Kennedy hopes U.S. can learn from Penn State sex scandal

Former NHLer Sheldon Kennedy prepares to testify before a Commons committee on Parliament Hill in...

Former NHLer Sheldon Kennedy prepares to testify before a Commons committee on Parliament Hill in Ottawa, Ont., Nov. 24, 2010. (BLAIR GABLE/Reuters)

MICHAEL PLATT, QMI Agency

, Last Updated: 2:19 AM ET

CALGARY - The dream was to be a hockey hero and inspiration to millions of kids, standing in front of an entire nation with the Stanley Cup in his hands.

Sheldon Kennedy is still a hero. But instead of inspiring children, he’s protecting them, standing in front of an entire nation to tell parents they need to do more — they need to take notice, and listen,

“There were huge signs, if you look at Theo (Fleury), and you look at my lifestyle as a young kid — I had to go to Graham’s twice a week, and wasn’t getting home until five in the morning,” said Kennedy.

“Nobody really picked up on any of that.”

Had someone noticed, and more importantly, had someone asked the right questions, it’s possible Kennedy might have escaped the clutches of pedophile Graham James, a respected coach with a lust for kids.

Kennedy lost a promising NHL career to guilt, grief and addiction before finally breaking his silence and redefining his life in the spotlight.

On Tuesday, he stood in front of what might be the most important audience of his life, addressing the U.S. Congress as sport’s most famous face of abuse.

“Punishing the bad guys makes us feel good, but it doesn’t fully solve the problem,” Kennedy told the Senate hearing, triggered by the recent abuse scandal at Penn State.

Ten boys were allegedly raped and molested by Penn State coach Jerry Sandusky, who now faces 52 grand jury counts of sexual abuse.

It’s a scandal that’s shaken U.S. sports, both for its depravity, and the apparent blind eye turned to what was allegedly an obvious case of serial sexual abuse, including rape in public showers.

And so Kennedy was summoned to congress, where the Calgarian was asked what might be done to stop future predators in a position of trust over children, much like Graham James.

“In my case, my abuser was International Hockey Man of the Year,” Kennedy told the hearing.

“In Canada, that gave him almost God-like status. Sound familiar? The man who preyed on me took advantage of his position as a coach to look for children who were especially vulnerable — single-parent households, families with drinking problems, boys who needed a father figure, etc.

“These kids, and often their parents too, looked up to him as a hero. This was someone who could make their dreams come true and he used that trust to hurt them.”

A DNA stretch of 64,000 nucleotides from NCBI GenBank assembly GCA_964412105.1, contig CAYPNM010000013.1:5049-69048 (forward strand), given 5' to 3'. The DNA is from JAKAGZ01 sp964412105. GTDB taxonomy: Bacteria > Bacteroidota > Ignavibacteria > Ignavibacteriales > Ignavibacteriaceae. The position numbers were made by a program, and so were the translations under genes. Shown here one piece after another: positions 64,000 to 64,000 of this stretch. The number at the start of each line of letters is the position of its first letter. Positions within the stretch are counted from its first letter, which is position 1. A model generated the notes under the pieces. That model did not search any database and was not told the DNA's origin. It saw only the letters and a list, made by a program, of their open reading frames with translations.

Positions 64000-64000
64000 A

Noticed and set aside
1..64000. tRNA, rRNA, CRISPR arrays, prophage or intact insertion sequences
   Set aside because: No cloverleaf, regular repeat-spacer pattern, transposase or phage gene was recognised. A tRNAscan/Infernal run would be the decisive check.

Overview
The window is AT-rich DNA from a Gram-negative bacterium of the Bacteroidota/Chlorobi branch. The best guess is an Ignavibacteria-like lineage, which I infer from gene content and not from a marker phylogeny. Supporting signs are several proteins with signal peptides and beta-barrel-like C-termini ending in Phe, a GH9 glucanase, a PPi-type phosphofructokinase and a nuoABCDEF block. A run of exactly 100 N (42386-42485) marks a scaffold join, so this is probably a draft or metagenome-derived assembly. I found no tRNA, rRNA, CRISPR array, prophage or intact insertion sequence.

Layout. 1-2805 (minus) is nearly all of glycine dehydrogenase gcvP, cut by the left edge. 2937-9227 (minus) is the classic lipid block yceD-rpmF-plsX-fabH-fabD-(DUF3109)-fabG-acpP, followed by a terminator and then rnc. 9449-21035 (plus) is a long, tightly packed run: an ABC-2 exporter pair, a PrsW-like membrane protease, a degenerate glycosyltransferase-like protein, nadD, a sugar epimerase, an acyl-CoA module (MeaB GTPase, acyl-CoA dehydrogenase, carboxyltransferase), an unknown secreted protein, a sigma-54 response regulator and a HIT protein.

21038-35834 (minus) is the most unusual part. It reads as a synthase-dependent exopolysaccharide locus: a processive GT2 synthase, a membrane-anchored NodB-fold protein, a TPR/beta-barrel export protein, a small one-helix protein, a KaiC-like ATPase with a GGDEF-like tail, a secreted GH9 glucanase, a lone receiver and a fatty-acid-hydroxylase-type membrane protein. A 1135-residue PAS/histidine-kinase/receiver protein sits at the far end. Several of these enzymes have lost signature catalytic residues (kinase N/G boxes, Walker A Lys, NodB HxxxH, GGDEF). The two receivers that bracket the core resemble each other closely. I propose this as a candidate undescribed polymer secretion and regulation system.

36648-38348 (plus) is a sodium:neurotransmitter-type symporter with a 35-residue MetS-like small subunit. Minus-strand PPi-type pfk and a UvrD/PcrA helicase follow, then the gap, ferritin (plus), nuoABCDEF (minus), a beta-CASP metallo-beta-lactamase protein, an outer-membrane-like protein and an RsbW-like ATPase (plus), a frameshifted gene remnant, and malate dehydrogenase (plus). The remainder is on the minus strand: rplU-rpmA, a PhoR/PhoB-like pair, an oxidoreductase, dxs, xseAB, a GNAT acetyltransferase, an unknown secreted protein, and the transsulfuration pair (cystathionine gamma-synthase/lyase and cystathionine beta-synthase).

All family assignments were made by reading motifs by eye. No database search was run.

James pleaded guilty last week to sexual assaults involving two former players, including ex-Flames star Theo Fleury, who stepped forward with abuse accusations more than a decade after Kennedy.

The Canadian pedophile previously served 3 1/2 years in prison for abusing other players, including Kennedy, who fought shame and depression to bring his molester to justice.

Speaking to QMI Agency after his address to Congress, Kennedy said in one way, the high profile of Penn State may end up saving many children in the U.S. from predators previously hidden by the sports system.

He said his own fame as an NHLer and James’ prominence as a winning coach made child abuse front-page news in Canada, taking the issue out of the shadows.

“Both me playing in the NHL and Graham being a high profile coach, it’s sad to say, but sometimes we need something to rock us at our core to be able to make change,” said Kennedy.

To have his life defined as the victim who broke the silence, rather than as a Manitoba kid who made the big leagues, is something Kennedy says he’s accepted.

“You find yourself in situation like I did, in a position to make some change, and you do what you think you need to do,” said Kennedy.

“Being Sheldon Kennedy, people try to make you the face of this, because of who you are — and so I decided to make the best of it. I’m just grateful I can carry this message to this place, today.”

That the message has now reached the highest possible level is a major achievement — even if Congress is not where Kennedy hoped to make his mark.

“Giving people the confidence to ask questions is the main thing,” he told QMI Agency.

“We can’t stop child abuse, but we can stop it from being institutionalised and going on for a long time.”

michael.platt@sunmedia.ca


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